Monday, May 10, 2010

McNaughton Ultra Vermont

In order to participate in the Western States 100, one of the requirements is to volunteer a minimum of eight hours at another Ultramarathon. Volunteers are the life blood of all Ultra's and make them possible. I decided that I would volunteer at the McNaughton Ultra in Pittsfield Vt without knowing what I would be getting myself into. I am fortunate and grateful that I somehow got caught up in the madness that is the McNaughton.

I contacted race director(super cool dude) Andy Weinberg and offered my services. Andy invited me up and let me know that the race consisted of 200 miles, 150 miles, 100 miles, and a thirty mile "fun run". Because the Western is coming up in less than two months, I wanted to do the "fun run" as a training run. I don't know if fun is the appropriate word.

On the drive up with my girlfriend Magda(her first Ultra), torrential rain started as soon as we got in Vermont. The race had actually started on Thursday for the 200 and 150 milers but the 100 and 30 would start on Saturday morning. Forecast for the day was cold, rainy, windy, with possible snow showers at night. For once the forecasters were correct. Absolute nastiness. All we needed were locusts and the apocalypse would have been upon us. After a brief pre-race meeting, the horn sounded and we were off. It then started to rain for what it seemed the rest of the day. As Andy beautifully described the course, it was "a real ass-kicker." Straight up a mountain for approx. 5.5 miles followed by 4.5 miles down, making a ten mile loop.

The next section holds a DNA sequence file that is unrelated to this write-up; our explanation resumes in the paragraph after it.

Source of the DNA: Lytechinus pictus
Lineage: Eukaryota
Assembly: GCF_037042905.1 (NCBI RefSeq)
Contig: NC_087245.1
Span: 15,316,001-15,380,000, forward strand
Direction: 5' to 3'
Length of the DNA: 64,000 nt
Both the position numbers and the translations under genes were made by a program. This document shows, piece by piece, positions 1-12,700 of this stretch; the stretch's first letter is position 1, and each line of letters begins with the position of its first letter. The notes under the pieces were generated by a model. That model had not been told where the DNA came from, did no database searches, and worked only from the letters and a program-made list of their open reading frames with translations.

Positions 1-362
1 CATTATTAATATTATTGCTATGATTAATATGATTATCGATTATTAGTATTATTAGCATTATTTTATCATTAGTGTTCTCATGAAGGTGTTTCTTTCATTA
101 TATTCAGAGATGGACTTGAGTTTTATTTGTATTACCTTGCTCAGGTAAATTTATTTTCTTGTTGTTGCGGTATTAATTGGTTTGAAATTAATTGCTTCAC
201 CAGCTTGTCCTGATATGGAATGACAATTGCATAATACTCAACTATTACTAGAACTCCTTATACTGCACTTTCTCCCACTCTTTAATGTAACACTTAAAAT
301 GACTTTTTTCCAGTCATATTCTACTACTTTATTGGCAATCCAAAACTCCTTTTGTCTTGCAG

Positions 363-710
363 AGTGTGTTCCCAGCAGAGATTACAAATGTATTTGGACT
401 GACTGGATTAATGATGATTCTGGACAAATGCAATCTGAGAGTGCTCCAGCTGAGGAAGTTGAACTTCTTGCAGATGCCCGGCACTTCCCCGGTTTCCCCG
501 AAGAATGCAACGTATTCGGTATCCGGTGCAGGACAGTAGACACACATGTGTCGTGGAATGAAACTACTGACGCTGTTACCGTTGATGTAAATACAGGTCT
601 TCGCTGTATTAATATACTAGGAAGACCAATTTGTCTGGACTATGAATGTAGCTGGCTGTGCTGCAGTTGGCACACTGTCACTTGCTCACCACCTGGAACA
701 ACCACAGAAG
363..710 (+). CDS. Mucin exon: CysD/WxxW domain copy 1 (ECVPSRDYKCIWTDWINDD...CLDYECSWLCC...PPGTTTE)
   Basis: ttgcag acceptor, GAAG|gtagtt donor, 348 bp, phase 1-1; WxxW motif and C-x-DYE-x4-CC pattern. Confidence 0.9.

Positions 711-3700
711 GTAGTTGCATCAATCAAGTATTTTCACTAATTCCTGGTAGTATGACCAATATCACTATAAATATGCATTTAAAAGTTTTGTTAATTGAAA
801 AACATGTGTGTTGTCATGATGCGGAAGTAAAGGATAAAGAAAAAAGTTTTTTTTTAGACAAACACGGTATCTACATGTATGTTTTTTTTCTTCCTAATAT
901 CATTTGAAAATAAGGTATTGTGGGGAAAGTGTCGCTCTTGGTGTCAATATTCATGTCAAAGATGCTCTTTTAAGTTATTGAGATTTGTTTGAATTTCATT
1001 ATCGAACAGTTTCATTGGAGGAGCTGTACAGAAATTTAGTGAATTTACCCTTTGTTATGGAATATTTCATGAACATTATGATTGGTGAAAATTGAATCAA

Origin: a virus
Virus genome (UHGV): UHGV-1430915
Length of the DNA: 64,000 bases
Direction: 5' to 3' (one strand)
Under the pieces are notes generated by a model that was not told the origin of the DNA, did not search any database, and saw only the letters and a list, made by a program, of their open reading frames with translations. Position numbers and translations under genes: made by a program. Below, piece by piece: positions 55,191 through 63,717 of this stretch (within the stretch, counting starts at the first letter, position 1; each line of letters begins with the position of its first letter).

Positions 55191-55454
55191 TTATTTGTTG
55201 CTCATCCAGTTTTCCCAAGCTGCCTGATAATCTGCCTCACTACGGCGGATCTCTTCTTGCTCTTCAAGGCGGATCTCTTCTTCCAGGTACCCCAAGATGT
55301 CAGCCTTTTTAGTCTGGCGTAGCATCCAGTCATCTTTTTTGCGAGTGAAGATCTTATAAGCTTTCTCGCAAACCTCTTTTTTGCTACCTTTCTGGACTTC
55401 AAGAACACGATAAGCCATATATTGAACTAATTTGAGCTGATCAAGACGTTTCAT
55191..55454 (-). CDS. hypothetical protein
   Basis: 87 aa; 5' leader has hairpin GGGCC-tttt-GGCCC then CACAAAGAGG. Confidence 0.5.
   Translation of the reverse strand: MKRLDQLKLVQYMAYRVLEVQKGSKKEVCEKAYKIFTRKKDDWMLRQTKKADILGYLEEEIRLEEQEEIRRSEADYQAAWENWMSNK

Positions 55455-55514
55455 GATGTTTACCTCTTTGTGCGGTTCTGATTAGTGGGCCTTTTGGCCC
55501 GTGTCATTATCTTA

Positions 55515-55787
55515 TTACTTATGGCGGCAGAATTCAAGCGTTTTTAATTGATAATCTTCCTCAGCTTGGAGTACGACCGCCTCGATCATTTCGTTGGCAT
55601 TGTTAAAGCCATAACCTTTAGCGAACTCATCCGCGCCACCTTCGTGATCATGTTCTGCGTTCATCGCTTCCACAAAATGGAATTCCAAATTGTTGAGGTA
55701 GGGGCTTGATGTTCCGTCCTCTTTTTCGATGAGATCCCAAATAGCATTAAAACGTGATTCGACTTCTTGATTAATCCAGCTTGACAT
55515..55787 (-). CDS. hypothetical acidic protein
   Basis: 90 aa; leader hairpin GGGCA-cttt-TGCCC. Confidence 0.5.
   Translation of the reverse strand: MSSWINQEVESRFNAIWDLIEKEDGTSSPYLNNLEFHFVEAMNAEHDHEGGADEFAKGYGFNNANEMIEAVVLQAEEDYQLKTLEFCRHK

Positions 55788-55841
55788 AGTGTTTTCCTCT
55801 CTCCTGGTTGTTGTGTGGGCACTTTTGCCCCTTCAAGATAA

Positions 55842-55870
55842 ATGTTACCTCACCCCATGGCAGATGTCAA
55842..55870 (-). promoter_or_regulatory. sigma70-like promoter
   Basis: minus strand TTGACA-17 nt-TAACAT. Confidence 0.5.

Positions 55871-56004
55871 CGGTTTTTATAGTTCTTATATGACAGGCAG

After about an hour of running, the course was a total quagmire. I think I still have Vermont mud in my toes! It was ridiculous but just the ass kicking I needed. I learned alot about mental toughness in this race. Myself and Magda finished our three loops in a little over 7 hours and had a great time doing so. I also found out that you could actually "ski" on mud. Magda ran an incredibly tough course for her first Ultra, an amazing accomplishment. After we had finished our race, the real fun was about to begin.

We returned to the race after showering up at the hotel and started helping out with the other Ultra runners who were still out there in this mess. That is when I discovered what its like to be a true ultra runner. Mental toughness was on full display. Words cannot describe how miserable it was out in the elements. Runners would come in from a loop and would look like death warmed over. Shivering, teeth chattering, but for the most part in good spirits. What struck me was how the men and women runners would try as best they could to warm up/dry off and then after a quick break, venture back onto the course. Mind you these were runners who had already been out in the elements for about two days. I was totally amazed and in awe. I hope to find that place within myself someday. When I left, a runner(Ryan Dexter) had completed 180 miles and was going back into the breach at 10:00pm.

It was a pleasure meeting Andy and all the other people affiliated with the McNaughton Ultra. Check out there website, If your up a for a sick adventure and your willing to challenge yourself, look no further.


  1. Wow! What an amazing experience! You guys are so inspiring!

  2. I'm still laughing at the idea of 30 miles being referred to as the 'fun' run!!

  3. wait a second!!!! are you from New Bedford, MA???? Ryan and I are in the Greater New Bedford Track Club and this past weekend one of our friends was talking about you...we've been followers of your blog for maybe 2 weeks now but had no idea we are neighbors!!!
    ur blog is

  4. Stephen - Anything is possible. All the Best at Western! - Ryan Dexter